Another thing I noticed during this visit was that I was kind of critical of this particular museum in that visitor interaction and engagement was very limited (probably because we are currently working with the National Gallery Museum in regards to visitor interactions so it’s fresh on my mind). I was curious about certain artifacts that were displayed, but the way that the museum presented its information was extremely uninteresting. I had no desire to, first of all, find the information I was looking for and secondly, read through the mundane wording of the text labels for each artifact. Although it wasn’t the most interesting museum I’ve ever been to, it was really cool to see actual viking ships because that’s not something you see everyday, especially in America.

Once August and I left the museum to stand at the bus stop to get back to our dorms, we saw a street sign pointing to the Kon-Tiki Musuem, the Holocaust Museum, the Maritime Museum and the Fram Museum. We decided to take a walk and see what these other museums had to offer. August and I walked through some cute little neighborhoods on the way to find these museums and found a small, wooded trail on the side of the road that led to the waterfront, so that was a pleasant stop along the way. Once we got to the cluster of museums we decided to go to the Kon-Tiki Museum first, having no clue of what was inside.

We entered the Kon-Tiki museum, paid for our tickets and in the first exhibit room we discovered that the Kon-Tiki was a man-made balsa raft that traveled 8,000 km (5,000 miles) from Peru to Polynesia. From Polynesia it was towed to Tahiti and then transported by boat to Norway. I was super confused, yet intrigued, as to why this raft was in Norway and why there was a museum dedicated to it.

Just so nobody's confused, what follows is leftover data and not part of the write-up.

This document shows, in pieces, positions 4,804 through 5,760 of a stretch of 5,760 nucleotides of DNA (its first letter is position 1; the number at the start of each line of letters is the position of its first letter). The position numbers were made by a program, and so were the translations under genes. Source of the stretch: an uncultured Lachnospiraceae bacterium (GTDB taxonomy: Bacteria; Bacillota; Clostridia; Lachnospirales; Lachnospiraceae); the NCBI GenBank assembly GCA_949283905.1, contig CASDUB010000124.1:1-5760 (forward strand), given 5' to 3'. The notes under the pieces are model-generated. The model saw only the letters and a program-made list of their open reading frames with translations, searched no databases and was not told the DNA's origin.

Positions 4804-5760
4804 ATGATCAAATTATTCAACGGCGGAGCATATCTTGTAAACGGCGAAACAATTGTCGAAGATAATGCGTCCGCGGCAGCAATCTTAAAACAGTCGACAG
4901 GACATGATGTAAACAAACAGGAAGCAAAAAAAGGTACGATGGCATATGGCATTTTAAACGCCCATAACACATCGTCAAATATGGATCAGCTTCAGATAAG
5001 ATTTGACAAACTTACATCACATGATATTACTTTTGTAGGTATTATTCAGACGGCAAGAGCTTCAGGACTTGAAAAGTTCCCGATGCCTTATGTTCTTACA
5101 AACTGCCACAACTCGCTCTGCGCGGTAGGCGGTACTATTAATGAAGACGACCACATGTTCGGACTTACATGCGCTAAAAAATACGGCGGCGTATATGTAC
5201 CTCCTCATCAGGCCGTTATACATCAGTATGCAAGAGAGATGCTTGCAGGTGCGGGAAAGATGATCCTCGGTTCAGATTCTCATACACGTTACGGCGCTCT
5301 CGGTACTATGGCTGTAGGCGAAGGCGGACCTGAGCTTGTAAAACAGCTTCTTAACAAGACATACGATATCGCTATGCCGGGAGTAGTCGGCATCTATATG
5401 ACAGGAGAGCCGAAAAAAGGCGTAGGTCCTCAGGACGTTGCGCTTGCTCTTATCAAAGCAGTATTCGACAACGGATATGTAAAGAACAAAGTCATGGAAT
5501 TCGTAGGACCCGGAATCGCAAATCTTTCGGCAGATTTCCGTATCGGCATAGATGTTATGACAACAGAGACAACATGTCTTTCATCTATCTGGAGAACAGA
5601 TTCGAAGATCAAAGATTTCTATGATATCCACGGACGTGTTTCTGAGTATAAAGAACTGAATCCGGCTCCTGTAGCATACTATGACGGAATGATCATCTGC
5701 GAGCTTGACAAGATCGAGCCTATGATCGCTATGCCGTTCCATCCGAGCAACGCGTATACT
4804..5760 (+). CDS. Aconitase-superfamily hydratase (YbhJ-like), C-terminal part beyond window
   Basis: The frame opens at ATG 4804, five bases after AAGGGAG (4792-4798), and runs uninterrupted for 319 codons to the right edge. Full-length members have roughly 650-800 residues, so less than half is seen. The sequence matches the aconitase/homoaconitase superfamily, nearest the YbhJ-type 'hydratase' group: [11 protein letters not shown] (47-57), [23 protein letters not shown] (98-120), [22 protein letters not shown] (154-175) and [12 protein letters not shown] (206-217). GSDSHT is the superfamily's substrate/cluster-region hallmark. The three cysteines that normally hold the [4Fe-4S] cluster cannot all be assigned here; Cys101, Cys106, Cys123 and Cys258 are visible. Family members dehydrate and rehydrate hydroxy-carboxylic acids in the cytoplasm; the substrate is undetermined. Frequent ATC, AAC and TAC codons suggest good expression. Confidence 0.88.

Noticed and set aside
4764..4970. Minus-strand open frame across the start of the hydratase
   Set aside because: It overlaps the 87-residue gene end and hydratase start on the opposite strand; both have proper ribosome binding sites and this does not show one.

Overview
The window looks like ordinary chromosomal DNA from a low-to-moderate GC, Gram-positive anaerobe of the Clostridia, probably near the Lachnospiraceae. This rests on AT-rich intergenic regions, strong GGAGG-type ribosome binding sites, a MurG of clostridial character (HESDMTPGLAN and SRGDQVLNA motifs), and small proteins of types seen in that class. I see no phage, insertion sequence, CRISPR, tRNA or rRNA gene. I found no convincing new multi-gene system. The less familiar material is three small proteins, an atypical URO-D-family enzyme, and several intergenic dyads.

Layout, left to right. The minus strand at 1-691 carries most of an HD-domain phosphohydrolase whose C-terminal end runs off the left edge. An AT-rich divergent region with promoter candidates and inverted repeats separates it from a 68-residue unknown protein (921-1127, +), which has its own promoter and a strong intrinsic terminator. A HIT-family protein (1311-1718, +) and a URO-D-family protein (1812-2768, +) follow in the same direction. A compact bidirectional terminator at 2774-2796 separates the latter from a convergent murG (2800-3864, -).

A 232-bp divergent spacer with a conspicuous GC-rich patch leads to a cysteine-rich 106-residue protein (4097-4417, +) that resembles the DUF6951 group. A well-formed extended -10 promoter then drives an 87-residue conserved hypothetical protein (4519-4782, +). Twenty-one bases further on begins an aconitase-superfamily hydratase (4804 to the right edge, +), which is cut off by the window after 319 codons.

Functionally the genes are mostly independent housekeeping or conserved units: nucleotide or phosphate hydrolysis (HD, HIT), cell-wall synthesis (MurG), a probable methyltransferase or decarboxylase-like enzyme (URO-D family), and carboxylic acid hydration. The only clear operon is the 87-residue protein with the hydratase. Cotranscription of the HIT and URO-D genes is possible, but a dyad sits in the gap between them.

It turns out that the Kon-Tiki Raft was a historical experiment led by Thor Heyerdahl, a Norwegian scientist, trying to prove that people from early South American civilizations could have reached Polynesia with seafaring vessels. The whole story of the Kon-Tiki was mapped throughout the museum in a way that made visitors want to learn more and kept them really engaged with the exhibit. I won’t tell the whole story here, but I encourage anyone who’s interested to google the full story because it’s fascinating. There was a documentary made about the Kon-Tiki that won Norway’s first ever Academy Award, so that’s also pretty neat (I plan to try to watch it in my free time this summer). Overall, this museum made our whole weekend. August and I loved it and had so much fun.

After our visit to the Kon-Tiki, August and I headed over to the Fram museum which was also really cool, but I think we were so impressed with the Kon-Tiki (and also kind of grumpy-hungry at this point) that we just breezed through and decided to leave to find something to eat. We ended up eating lunch at a café just outside the museum, which consisted of two smoked salmon sandwiches that were extremely tasty. Afterwards we got on a bus that we thought would take us back to the city center, but we were wrong (once again due to my terrible navigational skills). Eventually we found our way back to our dorms and couldn’t wait to tell our other friends about the unknown Kon-Tiki museum and suggested that everyone go visit.